Publications

Many publications are available free electronically, via our web sites. For hard copy of WHSG documents, write to Woods Hole Sea Grant, MS #2, 193 Oyster Pond Rd., Woods Hole, MA 02543-1525 or call (508) 289-2398. For MIT documents, write to Publication Ordering, MIT Sea Grant, Bldg. E38-300, Cambridge, MA 02139. Include your name and address, with check or money order for document, plus shipping ($1.50 domestic, $4, international).

For a full listing of MITSG publications, see http://seagrant.mit.edu/media/.

For a full listing of WHSG publications, see http://www.whoi.edu/seagrant/....

MITSG 09-02 :: free, 33 pp
Gulf of Maine Strategic Regional Ocean Science Plan
Judith Pederson, Editor, MIT Sea Grant

The Gulf of Maine Regional Ocean Science Initiative addresses ecological, environmental, and social influences in coastal and marine ecosystems in an integrated, collaborative manner. This publication presents stakeholder concerns and identifies research needed to address these issues. Online: http://seagrant.mit.edu/rosi/

MITSG 09-21J :: $2, 4 pp, reprinted from Science, Vol. 323, pp. 1067-1070, 2009.
Disruption of Vertical Motility by Shear Triggers Formation of Thin Phytoplankton Layers
William M. Durham, MIT Dept. of Civil and Environmental Engineering; John O. Kessler, University of Arizona, Tucson, Dept. of Physics; and Roman Stocker, MIT Dept. of Civil and Environmental Engineering

In this paper, the researchers demonstrate that layers of phytoplankton formed when the vertical migration of phytoplankton was disrupted by hydrodynamic shear. This mechanism can be responsible for the thin layers of phytoplankton commonly observed in the ocean. These results reveal that the coupling between active microorganism motility and ambient fluid motion can shape the macroscopic features of the marine ecological landscape.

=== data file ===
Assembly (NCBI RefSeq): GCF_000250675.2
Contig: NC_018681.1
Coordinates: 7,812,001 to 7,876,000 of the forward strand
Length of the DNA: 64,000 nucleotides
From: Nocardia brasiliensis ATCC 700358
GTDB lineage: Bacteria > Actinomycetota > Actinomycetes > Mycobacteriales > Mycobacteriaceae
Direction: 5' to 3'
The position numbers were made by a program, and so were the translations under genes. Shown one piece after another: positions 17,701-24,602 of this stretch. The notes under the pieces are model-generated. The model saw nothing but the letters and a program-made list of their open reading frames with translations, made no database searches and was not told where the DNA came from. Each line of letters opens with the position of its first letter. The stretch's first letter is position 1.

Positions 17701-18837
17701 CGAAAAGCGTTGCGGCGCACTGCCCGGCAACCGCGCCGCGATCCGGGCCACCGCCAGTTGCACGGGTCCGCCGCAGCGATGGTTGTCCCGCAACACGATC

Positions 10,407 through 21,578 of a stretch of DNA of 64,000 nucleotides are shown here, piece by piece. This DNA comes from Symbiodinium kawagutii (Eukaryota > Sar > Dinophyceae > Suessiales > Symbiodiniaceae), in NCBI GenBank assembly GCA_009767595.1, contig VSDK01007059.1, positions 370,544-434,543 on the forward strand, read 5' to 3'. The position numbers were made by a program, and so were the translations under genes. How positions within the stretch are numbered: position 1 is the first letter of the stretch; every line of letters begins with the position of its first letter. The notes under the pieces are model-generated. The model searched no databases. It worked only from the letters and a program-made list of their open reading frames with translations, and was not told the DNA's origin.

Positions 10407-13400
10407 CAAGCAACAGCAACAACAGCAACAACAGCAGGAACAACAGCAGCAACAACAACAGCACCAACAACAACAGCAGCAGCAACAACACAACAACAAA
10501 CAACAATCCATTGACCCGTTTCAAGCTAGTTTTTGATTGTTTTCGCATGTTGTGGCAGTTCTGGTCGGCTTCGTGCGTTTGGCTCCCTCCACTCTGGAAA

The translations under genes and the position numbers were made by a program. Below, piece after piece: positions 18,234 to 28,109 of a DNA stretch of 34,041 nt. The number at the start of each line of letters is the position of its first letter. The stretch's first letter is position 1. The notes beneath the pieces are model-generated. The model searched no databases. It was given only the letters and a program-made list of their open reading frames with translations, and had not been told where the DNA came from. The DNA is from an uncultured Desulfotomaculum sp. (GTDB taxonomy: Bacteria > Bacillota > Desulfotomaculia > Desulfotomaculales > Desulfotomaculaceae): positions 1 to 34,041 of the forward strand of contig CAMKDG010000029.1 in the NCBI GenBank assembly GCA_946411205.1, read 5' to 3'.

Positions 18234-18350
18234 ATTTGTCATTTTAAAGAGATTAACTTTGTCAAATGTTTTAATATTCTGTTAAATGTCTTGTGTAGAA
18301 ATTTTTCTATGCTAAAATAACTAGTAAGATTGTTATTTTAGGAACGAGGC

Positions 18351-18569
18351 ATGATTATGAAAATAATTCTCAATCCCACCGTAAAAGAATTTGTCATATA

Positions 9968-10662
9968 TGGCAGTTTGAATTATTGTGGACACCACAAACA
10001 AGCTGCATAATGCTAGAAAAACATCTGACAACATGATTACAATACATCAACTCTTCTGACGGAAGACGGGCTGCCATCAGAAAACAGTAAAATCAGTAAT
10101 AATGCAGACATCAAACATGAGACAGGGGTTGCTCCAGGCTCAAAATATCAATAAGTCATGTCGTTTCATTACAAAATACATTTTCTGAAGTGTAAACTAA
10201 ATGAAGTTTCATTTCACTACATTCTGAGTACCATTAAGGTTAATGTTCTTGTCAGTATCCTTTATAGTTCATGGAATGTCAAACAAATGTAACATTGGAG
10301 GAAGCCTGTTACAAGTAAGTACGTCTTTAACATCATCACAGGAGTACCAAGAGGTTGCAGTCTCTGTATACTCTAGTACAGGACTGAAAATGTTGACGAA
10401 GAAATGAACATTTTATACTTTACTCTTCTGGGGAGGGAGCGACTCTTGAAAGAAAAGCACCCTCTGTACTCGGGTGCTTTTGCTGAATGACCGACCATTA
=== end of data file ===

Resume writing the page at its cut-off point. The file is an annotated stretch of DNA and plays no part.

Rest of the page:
MITSG 09-14 :: video - view online at http://mitworld.mit.edu/video/621
20-Ton Canaries: The Great Whales of the North Atlantic (Panel Discussions)
Moderator: Douglas Fraser; Panelists: Jeremy Firestone, Robin Craig, Richard Max Strahan, Wil Burns, Alison Rieser, and Don Anton

Part of a Fall 2008 symposium, this is a discussion of legal, environmental and policy experts. These experts don't converge on a dominant strategy for saving whales, but make the case that we are fast approaching a moment of no return for the great cetaceans, and possibly, for the oceans we all rely on as well.

MITSG 09-4 :: $2, 8 pp
Seeking Didemnum on Georges Bank
Judith Pederson, MIT Sea Grant

This is a preliminary report of MITSG's AUV Lab cruise to Georges Bank on July 8-21, 2008. The purpose of this cruise was to test the efficacy of an acoustic sensor in identifying the distribution of an aggressive sea squirt on Georges Bank that is threatening scallop and groundfish fisheries.

MITSG 09-17 :: $8, 42 pp
Transient Tidal Eddy Project Data Report: Spring 2008
Wendell Brown, Gustavo Marques, and Chris Jakubiak, UMASS-Dartmouth School for Marine Science and Technology